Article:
Composer and violin player Nistha Raj has studied Hindustani (North Indian) and Western classical music for most of her life. She was raised in Texas and graduated with honors from music studies at the University of Houston, and then studied music for three years in India through a scholarship with the Indian Council for Cultural Relations. "This album is the first stop on my musical journey," she says of her Exit 1 debut. "That's why I called it Exit 1. Music is and always has been a journey for me and sometimes I don't know where the music will lead me but that excites me. This is my first album and it documents all the different collaborations so far on my journey."
So why not bite off the ambitious journey "From China to India" on your recorded debut? Based on a Hindustani raga and traditional Tibetan folk song, and jointly composed and arranged by Raj with Chinese violinist Anqi Xue, "From China to India" unites these cultures with identical twin violins. It's simultaneously curious and refreshing how their violins, when tabla stops pummeling thunder beneath them, sound like they're dancing an old-time reel from the Appalachian mountains. Raj dives into "The River" no less ambitiously: To illustrate the similarities and differences between ragas in the Hindustani (North Indian) and Carnatic (South Indian) traditions, with highlights from an Indian clay-headed double drum and a Latin cajón that paints in a flamenco tint.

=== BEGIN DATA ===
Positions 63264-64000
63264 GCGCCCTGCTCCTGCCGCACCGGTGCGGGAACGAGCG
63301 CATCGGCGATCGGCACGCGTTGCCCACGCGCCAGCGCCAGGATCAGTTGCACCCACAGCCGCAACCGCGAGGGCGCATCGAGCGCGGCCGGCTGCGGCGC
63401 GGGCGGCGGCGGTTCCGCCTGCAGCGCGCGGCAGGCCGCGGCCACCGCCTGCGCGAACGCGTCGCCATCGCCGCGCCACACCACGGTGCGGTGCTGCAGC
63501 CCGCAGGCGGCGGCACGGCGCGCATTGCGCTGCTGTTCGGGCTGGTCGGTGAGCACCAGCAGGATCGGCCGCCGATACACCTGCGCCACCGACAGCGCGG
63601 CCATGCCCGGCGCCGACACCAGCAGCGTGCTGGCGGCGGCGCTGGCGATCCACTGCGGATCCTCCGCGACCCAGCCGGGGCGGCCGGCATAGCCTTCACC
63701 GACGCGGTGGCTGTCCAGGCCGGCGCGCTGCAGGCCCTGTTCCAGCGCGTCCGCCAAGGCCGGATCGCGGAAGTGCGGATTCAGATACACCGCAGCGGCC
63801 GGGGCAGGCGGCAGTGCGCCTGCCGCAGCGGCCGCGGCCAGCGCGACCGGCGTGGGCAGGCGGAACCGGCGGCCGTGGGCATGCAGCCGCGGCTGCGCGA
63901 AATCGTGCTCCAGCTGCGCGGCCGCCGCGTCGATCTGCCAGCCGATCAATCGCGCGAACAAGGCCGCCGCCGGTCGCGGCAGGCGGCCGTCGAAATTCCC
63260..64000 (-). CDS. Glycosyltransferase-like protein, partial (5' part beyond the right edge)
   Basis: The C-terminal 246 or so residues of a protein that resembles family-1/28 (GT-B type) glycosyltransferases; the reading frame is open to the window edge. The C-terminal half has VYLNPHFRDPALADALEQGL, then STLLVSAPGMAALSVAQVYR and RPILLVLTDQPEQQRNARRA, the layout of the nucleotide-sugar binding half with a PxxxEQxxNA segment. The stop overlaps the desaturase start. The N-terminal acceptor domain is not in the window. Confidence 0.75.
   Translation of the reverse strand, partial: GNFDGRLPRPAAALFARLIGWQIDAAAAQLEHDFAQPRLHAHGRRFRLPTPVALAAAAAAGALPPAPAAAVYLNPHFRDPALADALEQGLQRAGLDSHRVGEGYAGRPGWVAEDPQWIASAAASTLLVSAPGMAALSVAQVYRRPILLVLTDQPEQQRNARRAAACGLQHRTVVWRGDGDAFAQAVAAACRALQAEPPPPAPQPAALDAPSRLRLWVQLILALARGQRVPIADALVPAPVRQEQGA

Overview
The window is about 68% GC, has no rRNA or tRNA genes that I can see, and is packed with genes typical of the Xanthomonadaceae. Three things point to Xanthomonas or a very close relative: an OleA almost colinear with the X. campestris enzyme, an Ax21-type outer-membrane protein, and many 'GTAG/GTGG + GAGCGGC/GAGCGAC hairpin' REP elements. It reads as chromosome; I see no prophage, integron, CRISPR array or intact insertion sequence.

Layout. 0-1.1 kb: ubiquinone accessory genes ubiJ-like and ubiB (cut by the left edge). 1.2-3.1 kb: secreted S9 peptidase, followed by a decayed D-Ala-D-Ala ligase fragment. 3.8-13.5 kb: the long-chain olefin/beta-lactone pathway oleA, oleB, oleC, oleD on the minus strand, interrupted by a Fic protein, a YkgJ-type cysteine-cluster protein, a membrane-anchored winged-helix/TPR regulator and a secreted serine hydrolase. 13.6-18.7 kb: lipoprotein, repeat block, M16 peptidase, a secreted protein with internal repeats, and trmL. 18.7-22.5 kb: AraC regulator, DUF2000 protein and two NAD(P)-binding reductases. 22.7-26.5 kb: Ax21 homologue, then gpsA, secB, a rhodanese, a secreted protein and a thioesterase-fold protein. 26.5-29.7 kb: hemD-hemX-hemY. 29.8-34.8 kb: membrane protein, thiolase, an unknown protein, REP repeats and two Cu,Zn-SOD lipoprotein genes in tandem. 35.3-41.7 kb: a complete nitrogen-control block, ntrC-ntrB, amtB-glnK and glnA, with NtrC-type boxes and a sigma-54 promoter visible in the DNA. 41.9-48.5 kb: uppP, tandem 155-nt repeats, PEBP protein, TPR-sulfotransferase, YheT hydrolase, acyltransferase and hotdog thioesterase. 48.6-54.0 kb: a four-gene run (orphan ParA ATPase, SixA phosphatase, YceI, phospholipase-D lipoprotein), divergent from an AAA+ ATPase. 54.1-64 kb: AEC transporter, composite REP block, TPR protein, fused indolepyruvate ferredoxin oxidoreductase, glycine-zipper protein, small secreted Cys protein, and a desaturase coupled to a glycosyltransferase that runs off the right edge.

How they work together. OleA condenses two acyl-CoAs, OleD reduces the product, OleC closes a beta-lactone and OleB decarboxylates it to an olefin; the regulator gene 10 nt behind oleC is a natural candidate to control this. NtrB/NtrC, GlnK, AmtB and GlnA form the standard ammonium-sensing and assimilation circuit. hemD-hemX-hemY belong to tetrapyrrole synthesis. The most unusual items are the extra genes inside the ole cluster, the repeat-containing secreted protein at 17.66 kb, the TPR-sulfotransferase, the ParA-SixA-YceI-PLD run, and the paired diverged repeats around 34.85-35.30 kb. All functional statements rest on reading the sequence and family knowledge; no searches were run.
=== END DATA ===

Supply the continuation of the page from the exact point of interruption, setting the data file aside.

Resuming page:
Raj stays much closer to home for "Ek Pyar Ka Nagna Hai (Melody of Love)," a famous Bollywood song from the 1972 film Shor she covers to honor her mother. It opens in dignified beauty, with acoustic piano adorning her elegiac violin like sunrise arching over a stately castle, before the fuller ensemble enters to bear the melody aloft. It sounds crazy, but this arrangement cries out to be performed by The Pat Metheny Group with Lyle Mays. "I wanted something that was a tribute to her," Raj reflects. "She didn't play an instrument but she was my first teacher: She introduced me to such good music."
In "Jayanthi," Raj's violin swaps then engages in passionate lines with co-composer Aakash Mittal's saxophone like a long, sticky kiss, suspended in time by its circular melody and rhythm. "Aakash is a jazz musician and there's a lot of similarity between that and Indian classical music, a lot of improvisation based on a melody within a rhythmic cycle, although there are rules in classical music, you have to stay within the notes of the raga. My solos are very traditional and his embody that jazz contrast. So we come together but stay apart."
The prowess and passion of Exit 1's two closing tunes, the solo violin meditations "Gravity (Raga Charukeshi Alap)" and "Alibi (Raga Charukeshi Jor/Jhala)," seem to boil over directly from Raj's mind and heart. "It's so important to me that I play this music," she explains. "It's what resonates most deeply within me."
Shivranjani; Jayanthi; Ek Pyar Ka Nagna Hai; The River; Bhariravi Beatbox; From China to India; Adje Jano; Gravity (Raga Charukeshi Alap); Alibi (Raga Charukeshi Jor/Jhala).
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